We all have reputations, whether or not we’re aware of it, but do you know that your company has a reputation too? In fact, there’s a chance that your organization has multiple reputations: a reputation for product and services, a reputation for customer service, and even a reputation for your hiring process and practices. That reputation can influence the types of applicants you’ll get.
The internet has opened the floodgates for information to be exchanged about anyone and anything at any time. Just look at websites like Rate My Professor to see a perfect example of this in academia – university students can go on and search through a database of thousands of college professors, find theirs, and see what other students have said about that professors teaching style, lesson planning, and class difficulty. With this information in hand, the student can decide whether or not they want to bother taking a class from this professor, dictating their class schedule as well as the professor’s ability to fill his or her own courses.
This is one of many examples at how information exchanged online can influence outcomes. Now, turn that lens away from university classes and focus it on candidates looking for information at a company they have applied or are considering applying to. A candidate will research a company to not only learn what the company does, but also what other employees have experienced while they were working at that company (both positives and negatives), as well as what the hiring process will be like - from interview questions and answers, to the different steps they’ll need to take. Consider a website like Glassdoor, which acts as an index for company reviews from both an employment aspect (reviewing things like company culture, salary, and work expectations) and a hiring aspect (reviewing interview questions, the various steps an applicant will have to take, as well as what their experiences with the process was like) and you’ll have a good idea of what these websites are like.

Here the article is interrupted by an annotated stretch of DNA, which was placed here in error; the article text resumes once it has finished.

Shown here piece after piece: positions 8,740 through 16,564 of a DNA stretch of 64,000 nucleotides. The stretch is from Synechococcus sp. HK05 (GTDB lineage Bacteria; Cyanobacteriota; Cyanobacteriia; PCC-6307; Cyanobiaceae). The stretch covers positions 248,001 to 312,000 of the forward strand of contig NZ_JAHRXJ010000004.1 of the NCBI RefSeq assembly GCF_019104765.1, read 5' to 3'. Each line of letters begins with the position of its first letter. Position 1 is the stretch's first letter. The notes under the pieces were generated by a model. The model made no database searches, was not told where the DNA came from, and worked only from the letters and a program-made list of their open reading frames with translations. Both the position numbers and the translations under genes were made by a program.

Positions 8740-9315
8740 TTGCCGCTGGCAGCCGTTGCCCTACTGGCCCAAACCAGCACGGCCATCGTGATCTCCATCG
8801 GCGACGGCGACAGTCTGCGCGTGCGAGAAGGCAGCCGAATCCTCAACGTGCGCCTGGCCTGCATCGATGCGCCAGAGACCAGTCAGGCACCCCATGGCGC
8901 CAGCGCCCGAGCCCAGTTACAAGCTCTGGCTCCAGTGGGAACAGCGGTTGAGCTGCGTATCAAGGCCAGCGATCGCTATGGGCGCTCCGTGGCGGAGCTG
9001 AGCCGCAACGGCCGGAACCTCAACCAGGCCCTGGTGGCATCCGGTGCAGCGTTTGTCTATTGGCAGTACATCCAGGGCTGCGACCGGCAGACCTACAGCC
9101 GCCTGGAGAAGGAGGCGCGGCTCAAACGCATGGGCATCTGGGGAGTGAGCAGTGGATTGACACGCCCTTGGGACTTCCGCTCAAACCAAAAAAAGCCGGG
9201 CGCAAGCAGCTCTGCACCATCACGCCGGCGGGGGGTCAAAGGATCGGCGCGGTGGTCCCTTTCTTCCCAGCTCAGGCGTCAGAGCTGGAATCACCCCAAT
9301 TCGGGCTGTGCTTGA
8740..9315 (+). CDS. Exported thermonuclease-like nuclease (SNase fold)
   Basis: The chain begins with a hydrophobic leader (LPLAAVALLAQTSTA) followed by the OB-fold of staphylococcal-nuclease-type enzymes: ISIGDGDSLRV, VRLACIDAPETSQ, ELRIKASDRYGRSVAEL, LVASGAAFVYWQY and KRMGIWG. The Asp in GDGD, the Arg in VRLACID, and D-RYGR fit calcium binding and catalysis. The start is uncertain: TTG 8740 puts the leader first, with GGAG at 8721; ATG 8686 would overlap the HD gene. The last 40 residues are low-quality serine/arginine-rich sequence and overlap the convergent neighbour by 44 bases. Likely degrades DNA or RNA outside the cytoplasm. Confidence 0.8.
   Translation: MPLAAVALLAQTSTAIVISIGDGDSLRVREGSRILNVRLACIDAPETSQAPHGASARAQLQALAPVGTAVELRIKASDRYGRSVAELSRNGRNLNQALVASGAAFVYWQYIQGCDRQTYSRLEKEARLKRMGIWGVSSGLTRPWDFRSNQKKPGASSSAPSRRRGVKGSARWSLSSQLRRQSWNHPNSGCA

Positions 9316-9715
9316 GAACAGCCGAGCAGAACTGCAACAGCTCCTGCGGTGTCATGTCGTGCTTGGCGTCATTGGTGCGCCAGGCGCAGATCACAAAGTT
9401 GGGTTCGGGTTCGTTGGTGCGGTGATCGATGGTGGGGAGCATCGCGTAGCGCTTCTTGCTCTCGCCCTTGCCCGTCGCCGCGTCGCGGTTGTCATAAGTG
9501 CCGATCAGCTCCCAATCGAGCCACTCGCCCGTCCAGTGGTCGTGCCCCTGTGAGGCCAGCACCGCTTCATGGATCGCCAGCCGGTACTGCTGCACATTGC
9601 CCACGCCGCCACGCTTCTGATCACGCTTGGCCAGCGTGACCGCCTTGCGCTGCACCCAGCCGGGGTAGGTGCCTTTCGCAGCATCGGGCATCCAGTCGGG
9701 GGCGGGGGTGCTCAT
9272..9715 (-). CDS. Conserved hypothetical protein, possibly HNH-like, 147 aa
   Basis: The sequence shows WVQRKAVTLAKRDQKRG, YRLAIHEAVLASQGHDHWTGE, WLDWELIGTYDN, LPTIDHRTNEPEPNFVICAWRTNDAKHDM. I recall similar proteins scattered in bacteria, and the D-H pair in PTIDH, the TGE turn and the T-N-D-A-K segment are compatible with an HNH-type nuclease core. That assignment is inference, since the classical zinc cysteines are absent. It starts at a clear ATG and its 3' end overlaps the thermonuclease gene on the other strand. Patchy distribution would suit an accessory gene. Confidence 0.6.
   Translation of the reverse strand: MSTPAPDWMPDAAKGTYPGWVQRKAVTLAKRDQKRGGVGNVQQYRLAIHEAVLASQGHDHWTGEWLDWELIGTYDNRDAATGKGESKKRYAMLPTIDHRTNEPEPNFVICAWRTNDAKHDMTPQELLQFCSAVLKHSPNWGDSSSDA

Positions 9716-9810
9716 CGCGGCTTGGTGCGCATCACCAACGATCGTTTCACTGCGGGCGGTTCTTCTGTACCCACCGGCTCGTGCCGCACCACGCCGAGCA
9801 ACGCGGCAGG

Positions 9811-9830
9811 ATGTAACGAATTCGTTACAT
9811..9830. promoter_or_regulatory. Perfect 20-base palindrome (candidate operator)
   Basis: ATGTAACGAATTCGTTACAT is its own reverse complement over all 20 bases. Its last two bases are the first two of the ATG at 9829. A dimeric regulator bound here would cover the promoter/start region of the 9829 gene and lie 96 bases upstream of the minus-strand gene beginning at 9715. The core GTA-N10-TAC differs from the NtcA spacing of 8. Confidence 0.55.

Now, consider back to the university example where a student decides not to take a class with a professor because of what he or she read on Rate My Professor and reapply it to a job seeker looking for work: the job seeker goes online and reads about a company on Glassdoor. What they find could influence their decision to apply to a company. If they see positive experiences, they’ll be more inclined to apply, and vice versa. In other words, some of the best job candidates out there will use these resources to decide whether or not they want to even consider applying to an organization.
While there’s no sure-fire way to control what former job candidates and employees will say about your organization online, there are ways to ensure that negative experiences are considered abnormal. One effort your organization can make is to measure candidate experiences to see what’s positive and what’s negative about the overall hiring process from the candidate’s eyes, and use that information to help improve the job application experience. Another is to use any negatives you might find on these sites and use them as part of your evaluation process to improving your hiring process – “keeping your finger on the pulse” as they say.
Being aware of what is being said about your hiring process will not only help improve the process where needed, it will also help you understand what information your candidates are seeing before they apply to you. Your digital reputation can help or hurt your talent acquisition efforts, so make sure you’re keeping an eye on what’s being said.
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